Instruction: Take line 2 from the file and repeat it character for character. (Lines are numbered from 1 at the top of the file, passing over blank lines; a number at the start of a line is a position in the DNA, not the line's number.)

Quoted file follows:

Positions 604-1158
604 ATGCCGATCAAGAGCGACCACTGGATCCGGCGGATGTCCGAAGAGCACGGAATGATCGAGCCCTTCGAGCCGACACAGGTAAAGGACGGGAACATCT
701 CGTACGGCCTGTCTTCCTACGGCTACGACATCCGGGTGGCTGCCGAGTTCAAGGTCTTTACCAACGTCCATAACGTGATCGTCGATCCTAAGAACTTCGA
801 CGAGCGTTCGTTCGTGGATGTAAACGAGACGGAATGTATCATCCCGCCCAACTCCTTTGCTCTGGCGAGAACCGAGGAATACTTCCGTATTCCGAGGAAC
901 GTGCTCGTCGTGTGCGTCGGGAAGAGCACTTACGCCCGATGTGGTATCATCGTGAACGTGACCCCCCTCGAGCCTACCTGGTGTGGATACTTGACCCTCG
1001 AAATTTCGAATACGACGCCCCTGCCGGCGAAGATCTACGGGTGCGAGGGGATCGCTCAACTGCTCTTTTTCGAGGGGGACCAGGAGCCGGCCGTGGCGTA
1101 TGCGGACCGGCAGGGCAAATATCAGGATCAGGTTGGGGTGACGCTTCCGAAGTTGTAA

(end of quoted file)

604 ATGCCGATCAAGAGCGACCACTGGATCCGGCGGATGTCCGAAGAGCACGGAATGATCGAGCCCTTCGAGCCGACACAGGTAAAGGACGGGAACATCT